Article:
Money for nothing?

January 25, 2010
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There’s an interesting case playing out in Kentucky involving a dispute over attorney’s fees. Two lawyers, who didn’t work on the bad-faith claim against a doctor’s insurer, argue they should get a cut of the fees because they originally signed up the plaintiff when she sued her doctor for medical malpractice.

William McMurry and Mark Bryant each want 15 percent of the $1.7 million in attorney’s fees stemming from a suit against Debbie Daniels’ doctor’s insurer for refusing to engage in settlement discussions.

Daniels originally went to Bryant, asking him to represent her in her medical malpractice claim against her doctor; he referred her to McMurry. She signed a contract with him to pursue a claim for damages for medical negligence. But 6 months later, Daniels claimed McMurry told her it would be too time-consuming and expensive to handle her case. Hans Poppe, who had worked with McMurry’s firm but had left by this point, told Daniels he’d represent her.

He got a settlement for the malpractice claims and sent a cut to the two attorneys. Poppe didn’t tell McMurry or Bryant that he was going to pursue the bad-faith claims against the insurer. Poppe claimed he didn’t say anything because it would violate attorney-client privilege.

Now McMurry and Bryant have sued to get what they believe is their cut of the attorney’s fees won in the bad-faith suit. They argue the suit is tied to the original medical malpractice suit.

Kentucky ethics rules allow a referring lawyer to collect a finder’s fee as long as it’s a reasonable fee and the referring lawyer remains responsible for any legal malpractice in the case, according to a University of Kentucky law professor.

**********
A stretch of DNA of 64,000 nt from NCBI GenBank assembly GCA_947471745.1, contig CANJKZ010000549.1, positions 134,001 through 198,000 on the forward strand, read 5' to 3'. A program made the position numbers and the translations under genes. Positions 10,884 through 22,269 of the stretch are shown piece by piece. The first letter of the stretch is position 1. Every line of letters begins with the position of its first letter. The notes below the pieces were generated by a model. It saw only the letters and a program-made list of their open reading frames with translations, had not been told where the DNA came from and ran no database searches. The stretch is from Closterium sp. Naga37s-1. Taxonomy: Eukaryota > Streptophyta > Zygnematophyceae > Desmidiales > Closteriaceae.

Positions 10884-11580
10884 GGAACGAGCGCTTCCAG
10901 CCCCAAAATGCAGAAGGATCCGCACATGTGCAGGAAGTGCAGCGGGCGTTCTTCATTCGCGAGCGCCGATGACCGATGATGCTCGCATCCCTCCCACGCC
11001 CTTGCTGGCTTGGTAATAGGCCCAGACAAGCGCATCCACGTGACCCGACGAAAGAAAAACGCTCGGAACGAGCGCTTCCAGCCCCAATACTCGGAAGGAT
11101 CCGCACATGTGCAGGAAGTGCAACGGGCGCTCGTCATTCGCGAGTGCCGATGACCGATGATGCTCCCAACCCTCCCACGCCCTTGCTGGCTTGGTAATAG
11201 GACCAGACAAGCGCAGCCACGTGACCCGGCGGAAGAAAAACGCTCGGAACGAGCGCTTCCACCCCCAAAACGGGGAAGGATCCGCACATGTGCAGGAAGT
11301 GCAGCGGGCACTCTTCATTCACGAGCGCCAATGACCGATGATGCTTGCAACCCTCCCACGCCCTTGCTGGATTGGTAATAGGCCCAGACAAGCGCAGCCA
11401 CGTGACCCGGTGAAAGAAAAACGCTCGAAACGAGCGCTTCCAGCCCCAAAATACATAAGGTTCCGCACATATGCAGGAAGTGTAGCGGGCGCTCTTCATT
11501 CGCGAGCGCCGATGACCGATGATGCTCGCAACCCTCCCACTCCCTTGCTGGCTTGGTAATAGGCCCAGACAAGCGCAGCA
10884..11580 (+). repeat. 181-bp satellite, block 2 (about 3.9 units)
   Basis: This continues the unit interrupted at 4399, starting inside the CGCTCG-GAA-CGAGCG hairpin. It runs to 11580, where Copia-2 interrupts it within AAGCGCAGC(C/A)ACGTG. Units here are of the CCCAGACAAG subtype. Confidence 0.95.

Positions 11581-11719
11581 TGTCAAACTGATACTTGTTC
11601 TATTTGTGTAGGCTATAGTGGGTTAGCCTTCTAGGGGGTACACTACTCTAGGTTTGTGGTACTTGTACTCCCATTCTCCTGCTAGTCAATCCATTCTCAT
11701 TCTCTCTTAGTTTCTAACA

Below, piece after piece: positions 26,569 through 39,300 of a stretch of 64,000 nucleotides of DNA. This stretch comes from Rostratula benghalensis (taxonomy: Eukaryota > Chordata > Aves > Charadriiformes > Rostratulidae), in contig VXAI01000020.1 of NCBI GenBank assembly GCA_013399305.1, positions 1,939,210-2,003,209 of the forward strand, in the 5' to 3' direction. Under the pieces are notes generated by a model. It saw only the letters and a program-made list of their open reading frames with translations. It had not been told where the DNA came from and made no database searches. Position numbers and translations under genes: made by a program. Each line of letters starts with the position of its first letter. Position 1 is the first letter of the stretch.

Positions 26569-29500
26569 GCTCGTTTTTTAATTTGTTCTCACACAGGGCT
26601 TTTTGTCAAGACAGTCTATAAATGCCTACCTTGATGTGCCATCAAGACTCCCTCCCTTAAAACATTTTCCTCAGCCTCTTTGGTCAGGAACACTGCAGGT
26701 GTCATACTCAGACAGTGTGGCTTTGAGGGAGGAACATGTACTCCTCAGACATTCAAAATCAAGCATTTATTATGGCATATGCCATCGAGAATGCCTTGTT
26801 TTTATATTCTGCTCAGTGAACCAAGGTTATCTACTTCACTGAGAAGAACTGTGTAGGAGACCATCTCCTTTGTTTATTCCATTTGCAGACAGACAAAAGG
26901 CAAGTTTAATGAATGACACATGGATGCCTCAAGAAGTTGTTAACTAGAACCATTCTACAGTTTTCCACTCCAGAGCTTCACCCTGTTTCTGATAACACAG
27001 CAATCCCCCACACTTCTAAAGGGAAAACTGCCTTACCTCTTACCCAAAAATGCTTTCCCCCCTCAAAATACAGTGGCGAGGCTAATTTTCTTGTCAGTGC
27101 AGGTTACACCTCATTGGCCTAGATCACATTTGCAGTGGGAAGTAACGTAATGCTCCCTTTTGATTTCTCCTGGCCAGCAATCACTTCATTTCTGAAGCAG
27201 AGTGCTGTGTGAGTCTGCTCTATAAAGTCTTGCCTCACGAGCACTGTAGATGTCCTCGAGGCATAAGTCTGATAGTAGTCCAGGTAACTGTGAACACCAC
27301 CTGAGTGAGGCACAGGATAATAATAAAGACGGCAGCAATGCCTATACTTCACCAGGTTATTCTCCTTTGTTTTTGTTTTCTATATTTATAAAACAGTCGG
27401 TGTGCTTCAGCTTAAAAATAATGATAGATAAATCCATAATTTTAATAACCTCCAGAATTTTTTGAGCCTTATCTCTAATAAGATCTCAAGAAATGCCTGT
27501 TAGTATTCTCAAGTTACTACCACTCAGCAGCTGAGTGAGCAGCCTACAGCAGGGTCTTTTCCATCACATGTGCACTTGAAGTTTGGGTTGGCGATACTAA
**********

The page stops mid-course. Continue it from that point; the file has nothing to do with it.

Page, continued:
The issue then becomes whether the bad-faith case was pursued separately. The case went to trial Jan. 22 and is expected to end today.

Poppe told a Louisville newspaper that the two attorneys are like bank robbers trying to “parachute in” and claim a stake in the fee, and that he fears their demands “unfortunately adds to the negative stereotype of lawyers looking for something for nothing.”

What do you think about Poppe’s comments? Is he right that these attorneys are trying to get money for work they didn’t do, or are they rightfully entitled to the fees? Are McMurry and Bryant really reinforcing a negative stereotype of lawyers?
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  1. I need an experienced attorney to handle a breach of contract matter. Kindly respond for more details. Graham Young

  2. I thought the slurs were the least grave aspects of her misconduct, since they had nothing to do with her being on the bench. Why then do I suspect they were the focus? I find this a troubling trend. At least she was allowed to keep her law license.

  3. Section 6 of Article I of the Indiana Constitution is pretty clear and unequivocal: "Section 6. No money shall be drawn from the treasury for the benefit of any religious or theological institution."

  4. Video pen? Nice work, "JW"! Let this be a lesson and a caution to all disgruntled ex-spouses (or soon-to-be ex-spouses) . . . you may think that altercation is going to get you some satisfaction . . . it will not.

  5. First comment on this thread is a fitting final comment on this thread, as that the MCBA never answered Duncan's fine question, and now even Eric Holder agrees that the MCBA was in material error as to the facts: "I don't get it" from Duncan December 1, 2014 5:10 PM "The Grand Jury met for 25 days and heard 70 hours of testimony according to this article and they made a decision that no crime occurred. On what basis does the MCBA conclude that their decision was "unjust"? What special knowledge or evidence does the MCBA have that the Grand Jury hearing this matter was unaware of? The system that we as lawyers are sworn to uphold made a decision that there was insufficient proof that officer committed a crime. How can any of us say we know better what was right than the jury that actually heard all of the the evidence in this case."

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